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United States v. Matwyuk

United States District Court, S.D. California

August 6, 2014

UNITED STATES OF AMERICA, Plaintiff,
v.
ADAM DANIEL MATWYUK, Defendant.

ORDER REGARDING 404(b)(2) EVIDENCE

MARILYN L. HUFF, District Judge.

The government moved for reconsideration of the court's order denying admission of 404(b)(2) evidence. (Doc. No. 58.) After reconsideration, the court denied the motion at the beginning of the trial (Doc. No. 65), but the court permitted the government to move for admission of the 404(b)(2) evidence if the defense opened the door during the trial and the evidence is not overly prejudicial. The defense rested without putting on a defense case and did not open the door to the admission of the evidence.

At the time of the court's ruling, the parties had a dispute about the court's prior ruling and the court did not have the benefit of a transcript of the prior hearing. After hearing the arguments of counsel, the court denied the admission of the 404(b)(2) evidence without prejudice to a renewal of the request for admission at trial. (Doc. No. 56). The court noted in its order that the defense was deprived the right to contest similarity of the crimes by the government's failure to retain the vehicle. Id . The court further noted that the government represented that the witness who would identify the photographic evidence of the drugs in the vehicle was a corrupt officer who pled guilty to two felonies and was on supervised release. As a result, the court denied the admission of the 404(b) evidence without prejudice to a further showing by the government that the evidence was not overly prejudicial or the defense opening the door. Id.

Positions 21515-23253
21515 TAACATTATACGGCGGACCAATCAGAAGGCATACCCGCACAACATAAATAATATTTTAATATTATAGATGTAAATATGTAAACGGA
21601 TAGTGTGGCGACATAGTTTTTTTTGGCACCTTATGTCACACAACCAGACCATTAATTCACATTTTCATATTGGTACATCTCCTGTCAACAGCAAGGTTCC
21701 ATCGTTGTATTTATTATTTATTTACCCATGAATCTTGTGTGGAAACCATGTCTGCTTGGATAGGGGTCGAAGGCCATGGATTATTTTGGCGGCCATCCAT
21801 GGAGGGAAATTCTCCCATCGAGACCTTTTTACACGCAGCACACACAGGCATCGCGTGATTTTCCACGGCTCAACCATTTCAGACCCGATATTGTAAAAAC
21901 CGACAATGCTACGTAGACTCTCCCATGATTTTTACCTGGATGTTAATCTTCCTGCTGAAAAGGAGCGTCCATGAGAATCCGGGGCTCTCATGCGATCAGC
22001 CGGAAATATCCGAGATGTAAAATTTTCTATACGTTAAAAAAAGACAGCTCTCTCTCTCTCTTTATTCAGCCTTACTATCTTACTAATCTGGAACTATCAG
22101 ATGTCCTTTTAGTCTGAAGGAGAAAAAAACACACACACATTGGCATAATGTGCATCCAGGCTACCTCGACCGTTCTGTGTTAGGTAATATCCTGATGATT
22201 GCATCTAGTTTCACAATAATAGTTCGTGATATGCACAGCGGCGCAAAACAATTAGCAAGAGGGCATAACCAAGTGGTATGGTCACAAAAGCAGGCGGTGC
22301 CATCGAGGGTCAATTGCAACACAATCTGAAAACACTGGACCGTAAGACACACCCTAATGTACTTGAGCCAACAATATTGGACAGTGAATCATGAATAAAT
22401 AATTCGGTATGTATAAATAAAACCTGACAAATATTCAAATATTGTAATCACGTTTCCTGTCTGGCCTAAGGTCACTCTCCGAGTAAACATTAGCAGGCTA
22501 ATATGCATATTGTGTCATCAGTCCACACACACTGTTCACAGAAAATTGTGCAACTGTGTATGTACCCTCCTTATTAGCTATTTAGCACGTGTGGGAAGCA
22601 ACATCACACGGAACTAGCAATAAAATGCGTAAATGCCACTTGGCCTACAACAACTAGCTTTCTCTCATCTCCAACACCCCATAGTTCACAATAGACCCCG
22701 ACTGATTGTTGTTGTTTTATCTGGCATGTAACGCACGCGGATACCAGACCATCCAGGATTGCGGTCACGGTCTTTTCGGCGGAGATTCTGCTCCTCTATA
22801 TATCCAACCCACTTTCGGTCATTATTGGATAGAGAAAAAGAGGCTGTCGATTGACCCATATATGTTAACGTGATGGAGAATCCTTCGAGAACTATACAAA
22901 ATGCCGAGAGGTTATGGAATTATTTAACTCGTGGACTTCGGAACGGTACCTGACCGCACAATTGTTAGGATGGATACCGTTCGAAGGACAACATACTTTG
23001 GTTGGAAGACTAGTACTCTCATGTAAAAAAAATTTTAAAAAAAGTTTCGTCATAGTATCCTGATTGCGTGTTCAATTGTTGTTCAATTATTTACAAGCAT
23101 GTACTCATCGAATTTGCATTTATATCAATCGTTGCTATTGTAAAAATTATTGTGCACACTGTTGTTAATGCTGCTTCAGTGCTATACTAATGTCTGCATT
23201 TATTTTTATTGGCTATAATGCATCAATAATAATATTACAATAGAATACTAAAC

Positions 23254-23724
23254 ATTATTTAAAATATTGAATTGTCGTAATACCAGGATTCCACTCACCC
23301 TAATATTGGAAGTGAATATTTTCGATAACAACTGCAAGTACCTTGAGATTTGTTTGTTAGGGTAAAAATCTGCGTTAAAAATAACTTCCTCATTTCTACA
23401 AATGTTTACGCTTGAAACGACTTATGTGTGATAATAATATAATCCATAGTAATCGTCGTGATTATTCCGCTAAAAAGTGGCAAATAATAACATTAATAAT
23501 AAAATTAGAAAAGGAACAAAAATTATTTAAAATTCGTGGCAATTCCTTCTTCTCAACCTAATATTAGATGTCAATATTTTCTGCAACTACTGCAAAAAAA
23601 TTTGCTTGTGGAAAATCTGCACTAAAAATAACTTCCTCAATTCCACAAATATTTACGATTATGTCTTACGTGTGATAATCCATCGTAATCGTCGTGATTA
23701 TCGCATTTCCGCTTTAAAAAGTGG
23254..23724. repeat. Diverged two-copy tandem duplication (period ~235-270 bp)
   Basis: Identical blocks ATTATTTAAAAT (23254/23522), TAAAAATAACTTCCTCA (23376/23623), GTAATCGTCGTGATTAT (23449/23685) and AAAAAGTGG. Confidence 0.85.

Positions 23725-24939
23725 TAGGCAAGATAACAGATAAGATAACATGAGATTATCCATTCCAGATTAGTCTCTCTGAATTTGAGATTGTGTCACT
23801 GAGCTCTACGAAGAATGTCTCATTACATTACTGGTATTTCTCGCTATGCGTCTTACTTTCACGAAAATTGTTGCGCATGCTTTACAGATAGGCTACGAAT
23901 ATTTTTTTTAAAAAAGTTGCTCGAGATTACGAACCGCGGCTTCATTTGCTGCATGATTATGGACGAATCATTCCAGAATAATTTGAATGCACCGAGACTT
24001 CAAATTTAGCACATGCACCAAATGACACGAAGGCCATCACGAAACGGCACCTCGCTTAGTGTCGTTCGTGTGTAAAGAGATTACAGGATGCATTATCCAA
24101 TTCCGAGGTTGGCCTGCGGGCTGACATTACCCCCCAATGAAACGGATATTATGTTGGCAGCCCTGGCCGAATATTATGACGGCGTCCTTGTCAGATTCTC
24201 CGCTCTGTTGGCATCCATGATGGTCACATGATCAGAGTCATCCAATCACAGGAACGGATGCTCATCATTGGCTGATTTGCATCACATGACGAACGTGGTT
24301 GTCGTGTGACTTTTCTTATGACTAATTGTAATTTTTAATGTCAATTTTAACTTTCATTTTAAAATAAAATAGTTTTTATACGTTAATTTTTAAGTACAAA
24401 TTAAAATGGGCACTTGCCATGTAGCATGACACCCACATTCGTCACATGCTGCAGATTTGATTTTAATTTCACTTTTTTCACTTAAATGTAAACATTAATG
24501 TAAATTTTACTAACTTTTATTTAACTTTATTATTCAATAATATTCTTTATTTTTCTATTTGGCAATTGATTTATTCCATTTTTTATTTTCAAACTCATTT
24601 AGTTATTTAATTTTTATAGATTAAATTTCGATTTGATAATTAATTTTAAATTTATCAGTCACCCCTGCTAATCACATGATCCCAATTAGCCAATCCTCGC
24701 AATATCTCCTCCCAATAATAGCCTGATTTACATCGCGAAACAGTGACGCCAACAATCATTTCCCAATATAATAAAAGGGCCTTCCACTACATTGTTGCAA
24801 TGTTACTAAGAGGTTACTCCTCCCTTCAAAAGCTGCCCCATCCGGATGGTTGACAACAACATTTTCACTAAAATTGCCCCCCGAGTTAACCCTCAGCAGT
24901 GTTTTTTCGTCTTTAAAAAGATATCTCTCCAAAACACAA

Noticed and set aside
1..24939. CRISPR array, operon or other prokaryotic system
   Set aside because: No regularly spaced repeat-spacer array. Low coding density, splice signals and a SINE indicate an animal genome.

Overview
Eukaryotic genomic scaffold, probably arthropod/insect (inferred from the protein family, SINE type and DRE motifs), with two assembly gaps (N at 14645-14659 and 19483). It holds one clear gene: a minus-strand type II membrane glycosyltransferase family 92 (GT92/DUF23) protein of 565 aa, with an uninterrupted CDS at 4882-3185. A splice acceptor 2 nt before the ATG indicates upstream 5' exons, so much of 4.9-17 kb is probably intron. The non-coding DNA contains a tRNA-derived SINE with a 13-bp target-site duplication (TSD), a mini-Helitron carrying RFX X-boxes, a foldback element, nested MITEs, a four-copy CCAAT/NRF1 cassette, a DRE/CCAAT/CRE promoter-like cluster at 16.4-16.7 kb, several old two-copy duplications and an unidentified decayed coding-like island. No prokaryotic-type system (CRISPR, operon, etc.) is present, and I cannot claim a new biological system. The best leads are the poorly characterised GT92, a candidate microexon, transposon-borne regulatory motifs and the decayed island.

The government correctly cites United States v. Bibo-Rodriguez, a 1991 case, for the proposition that a prior conviction for importation of marijuana may be relevant and admissible under Federal Rule of Evidence 404(b) to show knowledge of important of cocaine at a later date. United States v. Bibo-Rodriguez , 922 F.2d 1398 (9th Cir. 1991). But Bibo-Rodriguez did not involve a case where the government failed to retain the vehicle evidence or had a corrupt officer discover the drugs in the compartment of the vehicle, depriving the defense of a meaningful opportunity to present a complete defense. See Fed.R.Evid. 403.

Three days after the Indictment was filed, the defense in defendant Matwyuk's case filed a motion on July 23, 2012 to preserve and inspect the evidence (Doc. 8.) and, after continuing the hearing on the pending defense motion, the court granted the request for the vehicle on October 22, 2012. (Doc. 17.) Nevertheless, the government failed to retain the vehicle, depriving the defense the opportunity to inspect the vehicle or to have an expert inspect the vehicle to assess the difficulty of placing the drugs in the vehicle and removing the drugs from the vehicle.